## Fibonacci Sequence and PHI

The Fibonacci sequence is a famous sequence of numbers starting with 1,1 where each term (from the third onwards) is the sum of the previous two terms. The first few numbers in the sequence are as follows:

1,1,2,3,5,8,13,21,34,55,89,144,233,377,610,987,1597,2584,4181,6765,10946,17711,28657,

46368,75025,121393,196418,317811,514229,832040,1346269….

which quickly become very large.

The Fibonacci numbers, f_{r} can be defined by

f_{1} = f_{2} = 1

and

f_{k} = f_{k-1} + f_{k-2} for k≥3

## PHI the golden ratio

PHI or Φ is said to be the golden ratio since so many things in nature seem to naturally arrange themselves in this ratio. It is approximately equal to 1.618033988749895.

Phi is also the positive solution to the equation

x^{2} = 1 + x

which has the irrational solution

phi = (1+√5)/2

Interestingly an irrational number is one which cant be written as the ratio of two integers so the golden ratio is not in fact a ratio meaning ratios in nature can only become very close to it but cant actually equal it.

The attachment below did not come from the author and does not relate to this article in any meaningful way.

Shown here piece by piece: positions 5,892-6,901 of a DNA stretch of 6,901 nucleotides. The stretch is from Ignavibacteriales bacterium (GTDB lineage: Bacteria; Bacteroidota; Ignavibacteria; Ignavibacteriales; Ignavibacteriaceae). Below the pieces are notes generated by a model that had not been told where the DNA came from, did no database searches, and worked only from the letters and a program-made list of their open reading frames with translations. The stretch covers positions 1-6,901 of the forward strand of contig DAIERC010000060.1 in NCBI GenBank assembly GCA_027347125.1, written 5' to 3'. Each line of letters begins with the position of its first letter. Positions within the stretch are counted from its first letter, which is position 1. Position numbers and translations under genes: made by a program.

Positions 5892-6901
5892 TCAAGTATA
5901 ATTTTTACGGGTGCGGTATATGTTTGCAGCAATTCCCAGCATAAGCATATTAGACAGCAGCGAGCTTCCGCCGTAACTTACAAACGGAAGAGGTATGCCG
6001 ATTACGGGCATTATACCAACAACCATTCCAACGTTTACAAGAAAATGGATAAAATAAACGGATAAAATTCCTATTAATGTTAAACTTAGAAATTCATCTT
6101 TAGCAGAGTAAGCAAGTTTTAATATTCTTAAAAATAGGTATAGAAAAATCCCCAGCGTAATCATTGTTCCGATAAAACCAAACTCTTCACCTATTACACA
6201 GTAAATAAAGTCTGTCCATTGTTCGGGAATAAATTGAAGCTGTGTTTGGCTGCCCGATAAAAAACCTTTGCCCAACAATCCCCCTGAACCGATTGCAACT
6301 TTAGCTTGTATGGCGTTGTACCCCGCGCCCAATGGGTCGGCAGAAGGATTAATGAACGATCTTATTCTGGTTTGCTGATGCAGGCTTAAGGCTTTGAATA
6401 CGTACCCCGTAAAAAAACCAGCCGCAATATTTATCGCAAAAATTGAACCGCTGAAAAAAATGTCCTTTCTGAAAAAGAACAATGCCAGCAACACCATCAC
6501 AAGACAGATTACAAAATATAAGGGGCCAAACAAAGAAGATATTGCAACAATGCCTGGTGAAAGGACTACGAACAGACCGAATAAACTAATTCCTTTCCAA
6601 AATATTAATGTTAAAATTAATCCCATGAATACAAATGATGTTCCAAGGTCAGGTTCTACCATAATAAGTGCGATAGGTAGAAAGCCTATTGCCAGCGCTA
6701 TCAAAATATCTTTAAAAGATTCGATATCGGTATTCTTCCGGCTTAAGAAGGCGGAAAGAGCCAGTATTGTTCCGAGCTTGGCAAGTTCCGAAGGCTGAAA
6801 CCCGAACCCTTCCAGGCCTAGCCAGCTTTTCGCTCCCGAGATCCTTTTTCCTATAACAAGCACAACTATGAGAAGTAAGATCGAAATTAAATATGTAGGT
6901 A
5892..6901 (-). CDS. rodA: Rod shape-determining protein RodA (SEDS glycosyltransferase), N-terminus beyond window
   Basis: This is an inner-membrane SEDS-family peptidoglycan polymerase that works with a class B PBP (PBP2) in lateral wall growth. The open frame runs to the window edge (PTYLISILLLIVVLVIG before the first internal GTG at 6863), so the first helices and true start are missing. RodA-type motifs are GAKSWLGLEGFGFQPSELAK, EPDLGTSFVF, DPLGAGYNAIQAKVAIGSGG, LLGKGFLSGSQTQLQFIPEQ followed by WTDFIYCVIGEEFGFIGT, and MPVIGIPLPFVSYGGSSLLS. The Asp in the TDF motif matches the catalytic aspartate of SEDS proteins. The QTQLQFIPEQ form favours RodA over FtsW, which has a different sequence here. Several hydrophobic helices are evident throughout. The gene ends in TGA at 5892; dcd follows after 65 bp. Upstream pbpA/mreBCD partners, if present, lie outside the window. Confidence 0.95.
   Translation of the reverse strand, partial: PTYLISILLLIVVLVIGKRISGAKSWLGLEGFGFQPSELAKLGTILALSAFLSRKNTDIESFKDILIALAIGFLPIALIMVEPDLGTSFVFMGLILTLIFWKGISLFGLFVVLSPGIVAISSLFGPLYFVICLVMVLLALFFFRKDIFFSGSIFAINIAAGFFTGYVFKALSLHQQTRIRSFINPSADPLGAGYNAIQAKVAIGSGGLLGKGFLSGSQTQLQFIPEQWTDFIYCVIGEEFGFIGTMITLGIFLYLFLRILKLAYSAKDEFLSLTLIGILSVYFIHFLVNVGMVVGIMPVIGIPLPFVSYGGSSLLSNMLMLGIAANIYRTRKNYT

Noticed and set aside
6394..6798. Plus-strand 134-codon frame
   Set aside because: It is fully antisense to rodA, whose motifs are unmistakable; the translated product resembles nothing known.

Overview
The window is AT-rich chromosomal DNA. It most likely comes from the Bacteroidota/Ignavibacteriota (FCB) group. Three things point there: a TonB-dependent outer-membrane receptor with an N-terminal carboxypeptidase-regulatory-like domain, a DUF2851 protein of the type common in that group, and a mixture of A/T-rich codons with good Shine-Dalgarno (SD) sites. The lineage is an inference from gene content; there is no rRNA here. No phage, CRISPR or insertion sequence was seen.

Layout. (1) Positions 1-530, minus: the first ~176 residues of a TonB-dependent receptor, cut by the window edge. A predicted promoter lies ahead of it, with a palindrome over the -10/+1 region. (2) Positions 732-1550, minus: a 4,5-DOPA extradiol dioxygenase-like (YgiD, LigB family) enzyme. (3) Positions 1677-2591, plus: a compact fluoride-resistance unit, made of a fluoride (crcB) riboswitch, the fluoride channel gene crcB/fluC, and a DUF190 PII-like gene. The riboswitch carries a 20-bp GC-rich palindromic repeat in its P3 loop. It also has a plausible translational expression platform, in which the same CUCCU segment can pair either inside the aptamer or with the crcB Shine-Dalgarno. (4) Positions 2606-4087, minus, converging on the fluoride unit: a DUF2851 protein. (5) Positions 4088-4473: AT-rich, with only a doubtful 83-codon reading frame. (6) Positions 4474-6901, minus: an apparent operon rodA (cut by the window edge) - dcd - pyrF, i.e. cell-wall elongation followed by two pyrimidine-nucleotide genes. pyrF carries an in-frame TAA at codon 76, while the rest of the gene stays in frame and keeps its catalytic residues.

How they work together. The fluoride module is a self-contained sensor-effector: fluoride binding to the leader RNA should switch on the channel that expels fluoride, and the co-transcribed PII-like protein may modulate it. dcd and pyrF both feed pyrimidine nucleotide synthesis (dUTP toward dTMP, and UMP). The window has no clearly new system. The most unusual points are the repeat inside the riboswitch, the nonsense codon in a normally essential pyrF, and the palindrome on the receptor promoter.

## PHI and Division of Fibonacci numbers

It is interesting to calculate the ratio of consecutive numbers in the Fibonacci sequence. These ratios quickly approach the golden ratio know as PHI or Φ.

The start of list of value obtained from these divisions are:

1

2

1.5

1.6666666666666667

1.6

1.625

1.6153846153846154

1.619047619047619

1.6176470588235294

1.6181818181818182

1.6179775280898876

1.6180555555555556

1.6180257510729614

1.6180371352785146

### Calculation of PHI from limit of Fibonacci divisions

If we suppose that the ratio of consecutive terms in the Fibonacci sequence do approach a limit we can use this to find the value of phi.

IF we denote the nth Fibonacci number by f_{n} and the nth ratio as r_{n}then

r_{n} = f_{n+1} / f_{n}

But using the definition of a Fibonacci number:

f_{n+1} = f_{n} + f_{n-1}

then the ratio is

r_{n} = (f_{n} + f_{n-1} )

f_{n}

Which can be simplified to be

r_{n} = 1 + f_{n-1}/f_{n}

but f_{n-1}/ f = 1/r_{n-1}

so

r_{n} = 1 + 1/r_{n-1}

Now supposing that the ratios tend to a limit p as n tends to infinity then p is the solution of the equation

p = 1 + 1/p

which can be re-arranged to give

p^{2} – p – 1 = 0

and can be solved using the quadratic equation to give

p = (1 + √5)/2

and

p = (1 – √5)/2

The first of these solutions happens to be the golden ratio PHI or Φ

If anyone has a proof that these ratios do infact approach a limit please include it in the comments of this post.

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